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Protesters cause mayhem as HKSAR chief executive warns of "very dangerous situation"

2019-August-6       Source: Xinhuanet.com

Hong Kong's transport network was partially paralyzed on Monday as protesters brought fresh chaos.

Chief Executive of China's Hong Kong Special Administrative Region (HKSAR) Carrie Lam says that a spate of extremely violent incidents have been pushing Hong Kong to a very dangerous situation. (Xinhua/Lui Siu Wai)

Hong Kong's transport network was partially paralyzed on Monday as protesters brought fresh chaos.

Metro commuters were seriously affected by protesters, as many lines suspended operations.

At Fortress Hill metro station, protesters repeatedly blocked train car doors, causing the suspension of operation. "No nonsense. We want to go to work. Leave us alone," said a middle-aged commuter, confronting a black-clad radical.

The metro system in Hong Kong transports about 5.8 million passengers a day.

A husband who moved his pregnant wife out of a train car cried out: "Don't you ever come close to a pregnant woman. Call the ambulance, now!"

A citizen (R) complains protesters delaying the metro line at Fortress Hill metro station in Hong Kong, south China, Aug. 5, 2019. (Xinhua)

Footages aired by local broadcasters also showed motorists angrily accusing radicals of blocking traffic on the city's main avenues.

Flights were canceled at Hong Kong International Airport, one of the busiest airports in the world.

A passenger surnamed Woo said he was unable to fly to Japan as planned.

"It is very selfish for some people to hurt the interests of the vast majority of residents in the name of so-called democracy," Woo said.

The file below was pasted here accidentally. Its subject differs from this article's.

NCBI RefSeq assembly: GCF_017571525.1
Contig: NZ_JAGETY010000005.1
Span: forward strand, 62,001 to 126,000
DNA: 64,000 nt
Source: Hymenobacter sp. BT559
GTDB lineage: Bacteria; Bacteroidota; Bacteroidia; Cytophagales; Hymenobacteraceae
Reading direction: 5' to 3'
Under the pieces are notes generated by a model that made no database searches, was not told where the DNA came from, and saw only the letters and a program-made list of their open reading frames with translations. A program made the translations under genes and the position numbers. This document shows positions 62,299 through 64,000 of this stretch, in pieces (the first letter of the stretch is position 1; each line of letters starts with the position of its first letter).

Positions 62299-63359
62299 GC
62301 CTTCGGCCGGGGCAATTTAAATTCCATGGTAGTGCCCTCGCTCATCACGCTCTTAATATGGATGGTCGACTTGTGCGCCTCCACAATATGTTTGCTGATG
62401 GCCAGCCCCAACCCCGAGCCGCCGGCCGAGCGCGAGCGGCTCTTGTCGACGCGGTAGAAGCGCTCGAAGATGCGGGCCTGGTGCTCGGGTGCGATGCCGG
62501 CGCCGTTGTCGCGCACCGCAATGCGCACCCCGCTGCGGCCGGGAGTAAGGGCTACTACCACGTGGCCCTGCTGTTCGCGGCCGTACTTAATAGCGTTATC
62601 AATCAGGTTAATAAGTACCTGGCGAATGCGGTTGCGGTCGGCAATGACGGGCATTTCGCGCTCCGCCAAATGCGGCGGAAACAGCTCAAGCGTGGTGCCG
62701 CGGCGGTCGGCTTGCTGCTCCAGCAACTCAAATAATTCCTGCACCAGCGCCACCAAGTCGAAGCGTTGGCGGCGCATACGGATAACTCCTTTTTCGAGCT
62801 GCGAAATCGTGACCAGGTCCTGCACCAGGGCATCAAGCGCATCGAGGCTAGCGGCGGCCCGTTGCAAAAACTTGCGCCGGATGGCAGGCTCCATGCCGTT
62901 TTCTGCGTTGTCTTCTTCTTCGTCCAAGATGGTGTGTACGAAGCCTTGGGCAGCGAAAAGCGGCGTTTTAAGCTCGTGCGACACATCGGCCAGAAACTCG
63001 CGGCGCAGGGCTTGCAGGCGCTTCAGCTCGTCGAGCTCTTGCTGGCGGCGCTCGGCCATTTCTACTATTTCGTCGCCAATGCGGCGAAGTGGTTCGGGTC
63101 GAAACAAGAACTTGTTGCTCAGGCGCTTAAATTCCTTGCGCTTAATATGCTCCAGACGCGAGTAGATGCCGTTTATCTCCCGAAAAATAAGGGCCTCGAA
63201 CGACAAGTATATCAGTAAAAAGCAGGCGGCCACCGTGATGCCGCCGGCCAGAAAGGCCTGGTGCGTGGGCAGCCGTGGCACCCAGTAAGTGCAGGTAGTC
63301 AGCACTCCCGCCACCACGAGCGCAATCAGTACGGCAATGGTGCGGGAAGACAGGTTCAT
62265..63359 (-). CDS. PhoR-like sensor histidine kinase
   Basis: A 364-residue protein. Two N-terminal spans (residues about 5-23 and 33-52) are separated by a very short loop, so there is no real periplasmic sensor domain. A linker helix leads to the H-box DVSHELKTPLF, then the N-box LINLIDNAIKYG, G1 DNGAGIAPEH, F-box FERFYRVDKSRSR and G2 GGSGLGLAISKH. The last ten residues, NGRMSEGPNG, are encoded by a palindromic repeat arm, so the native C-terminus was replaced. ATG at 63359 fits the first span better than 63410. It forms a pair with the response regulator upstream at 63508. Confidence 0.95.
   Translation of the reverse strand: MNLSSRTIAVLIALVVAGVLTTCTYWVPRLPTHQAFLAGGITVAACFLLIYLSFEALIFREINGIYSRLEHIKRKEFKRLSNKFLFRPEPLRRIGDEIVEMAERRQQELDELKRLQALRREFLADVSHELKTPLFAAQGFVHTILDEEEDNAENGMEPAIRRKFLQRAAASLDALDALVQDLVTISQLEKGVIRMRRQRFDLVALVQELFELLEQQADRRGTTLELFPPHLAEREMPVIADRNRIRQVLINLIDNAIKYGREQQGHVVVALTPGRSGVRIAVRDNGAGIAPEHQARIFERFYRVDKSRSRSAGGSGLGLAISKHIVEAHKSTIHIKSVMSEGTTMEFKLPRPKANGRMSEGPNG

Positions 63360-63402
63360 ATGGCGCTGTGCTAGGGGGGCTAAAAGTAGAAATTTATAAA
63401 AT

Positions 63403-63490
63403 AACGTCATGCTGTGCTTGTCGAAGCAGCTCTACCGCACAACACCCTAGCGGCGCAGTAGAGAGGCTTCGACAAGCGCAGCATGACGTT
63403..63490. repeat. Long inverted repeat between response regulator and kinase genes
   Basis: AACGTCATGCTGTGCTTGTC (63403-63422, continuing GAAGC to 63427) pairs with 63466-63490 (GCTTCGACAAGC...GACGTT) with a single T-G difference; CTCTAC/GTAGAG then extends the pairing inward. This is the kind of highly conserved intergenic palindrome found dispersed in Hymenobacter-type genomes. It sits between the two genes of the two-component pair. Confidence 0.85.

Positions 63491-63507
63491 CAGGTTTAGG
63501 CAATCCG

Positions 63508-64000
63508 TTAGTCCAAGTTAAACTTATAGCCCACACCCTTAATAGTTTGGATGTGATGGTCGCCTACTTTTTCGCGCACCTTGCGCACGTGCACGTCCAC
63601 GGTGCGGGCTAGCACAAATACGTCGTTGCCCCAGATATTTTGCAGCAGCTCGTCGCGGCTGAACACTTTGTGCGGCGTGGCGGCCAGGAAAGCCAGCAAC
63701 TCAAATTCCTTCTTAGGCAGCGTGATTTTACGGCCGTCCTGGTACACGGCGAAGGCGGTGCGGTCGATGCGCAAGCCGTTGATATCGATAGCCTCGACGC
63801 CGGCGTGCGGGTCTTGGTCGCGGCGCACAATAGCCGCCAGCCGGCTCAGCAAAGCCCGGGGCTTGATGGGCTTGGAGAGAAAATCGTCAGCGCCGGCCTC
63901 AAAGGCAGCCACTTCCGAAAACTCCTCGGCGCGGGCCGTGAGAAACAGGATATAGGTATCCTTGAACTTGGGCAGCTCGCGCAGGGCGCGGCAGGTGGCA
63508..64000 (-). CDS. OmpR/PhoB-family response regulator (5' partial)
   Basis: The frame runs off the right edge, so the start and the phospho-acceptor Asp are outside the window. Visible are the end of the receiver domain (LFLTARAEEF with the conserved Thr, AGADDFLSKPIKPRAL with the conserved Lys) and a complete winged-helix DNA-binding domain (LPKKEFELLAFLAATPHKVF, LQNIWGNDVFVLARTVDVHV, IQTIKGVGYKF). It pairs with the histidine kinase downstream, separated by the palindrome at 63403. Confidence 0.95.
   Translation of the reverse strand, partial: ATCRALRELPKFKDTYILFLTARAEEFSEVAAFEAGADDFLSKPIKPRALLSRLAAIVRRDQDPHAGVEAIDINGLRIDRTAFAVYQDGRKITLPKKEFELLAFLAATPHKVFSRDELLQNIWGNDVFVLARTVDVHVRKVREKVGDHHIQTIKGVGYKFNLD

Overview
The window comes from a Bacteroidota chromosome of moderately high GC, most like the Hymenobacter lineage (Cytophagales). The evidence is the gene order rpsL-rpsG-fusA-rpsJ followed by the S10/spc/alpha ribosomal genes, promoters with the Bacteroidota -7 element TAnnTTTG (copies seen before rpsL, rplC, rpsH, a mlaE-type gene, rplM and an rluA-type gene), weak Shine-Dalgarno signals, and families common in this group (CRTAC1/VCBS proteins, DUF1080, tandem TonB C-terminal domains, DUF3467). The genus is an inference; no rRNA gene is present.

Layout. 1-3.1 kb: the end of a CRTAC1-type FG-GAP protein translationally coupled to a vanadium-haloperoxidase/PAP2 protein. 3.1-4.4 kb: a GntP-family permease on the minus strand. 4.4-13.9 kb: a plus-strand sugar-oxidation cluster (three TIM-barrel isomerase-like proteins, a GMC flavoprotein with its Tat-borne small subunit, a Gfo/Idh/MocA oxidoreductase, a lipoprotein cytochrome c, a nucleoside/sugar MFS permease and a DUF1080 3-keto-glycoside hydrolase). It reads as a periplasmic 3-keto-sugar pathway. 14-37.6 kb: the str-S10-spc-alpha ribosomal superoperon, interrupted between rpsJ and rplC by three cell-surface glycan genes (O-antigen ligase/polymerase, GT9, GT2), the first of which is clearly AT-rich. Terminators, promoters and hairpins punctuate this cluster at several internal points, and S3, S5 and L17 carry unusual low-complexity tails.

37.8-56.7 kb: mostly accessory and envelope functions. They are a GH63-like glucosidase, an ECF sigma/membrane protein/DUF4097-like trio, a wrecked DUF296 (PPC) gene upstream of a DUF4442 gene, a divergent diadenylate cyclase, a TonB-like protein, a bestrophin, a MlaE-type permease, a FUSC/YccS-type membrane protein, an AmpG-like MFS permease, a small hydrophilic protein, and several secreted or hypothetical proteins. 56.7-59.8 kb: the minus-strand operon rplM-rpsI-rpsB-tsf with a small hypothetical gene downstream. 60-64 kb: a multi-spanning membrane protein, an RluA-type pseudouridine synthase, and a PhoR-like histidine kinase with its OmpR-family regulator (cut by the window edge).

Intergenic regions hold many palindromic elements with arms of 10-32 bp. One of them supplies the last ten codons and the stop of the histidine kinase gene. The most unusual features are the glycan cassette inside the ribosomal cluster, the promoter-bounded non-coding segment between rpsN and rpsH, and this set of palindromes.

More Hong Kong residents decided that they would go to work anyway and were not bothered by leaving home one or two hours in advance to avoid traffic disturbances.

"I have a very simple demand today -- that is to go to work no matter what," a resident surnamed Lai told local media.

A protester deliberately blocks the subway safety door to stop the train departing at Fortress Hill metro station in Hong Kong, south China, Aug. 5, 2019. (Xinhua)

"VERY DANGEROUS SITUATION"

Weeks of protests in Hong Kong escalated into a spate of violent incidents, which saw some radicals assault police officers and commit arson and vandalism, among other serious law violations.

At a press conference, Chief Executive of the Hong Kong Special Administrative Region Carrie Lam warned that extreme violence is pushing Hong Kong to a "very dangerous situation."

She urged people to peacefully express their demands and not to destroy the prosperous and stable future of Hong Kong.

Violence would send Hong Kong onto a road with no return, she said.

Lam said radicals' violent expression of demands has come at the expense of others' freedom and rights.

The radicals defaced the Chinese national emblem and flung the national flag into the sea, all these actions have challenged China's sovereignty and undermined the "one country, two systems" principle as well as Hong Kong's stability and prosperity, Lam said.

"Hong Kong's future and the lives of its over 7 million people shouldn't be put at stake," Lam said, calling for the peaceful expression of demands from Hong Kong residents.

ORDER, ORDER, ORDER

Calls for peace and order were mounting among ordinary Hong Kong residents.

A fruit stand owner surnamed Suen complained that few people came to buy fruits on Monday.

"I hope the situation is temporary and will subside as soon as possible," Suen said. "The government should not give in. The radicals reach out for a yard after taking an inch."

"Local people hung out less as transport became less convenient, and tourists dare not come to Hong Kong as they are afraid of the social chaos," said a pharmacy store owner on Hennessy Road surnamed Ho who wished the radicals would go home and leave ordinary residents alone.

"Otherwise, we are paying the price for what they did," she said.

Gary Lee and his wife kept their tiny restaurant open throughout Monday.

"Of course we are worried, but we need to do business. We have got rent to pay," said Lee's wife. "We want our old, normal days back."

Editor: Monica Liu

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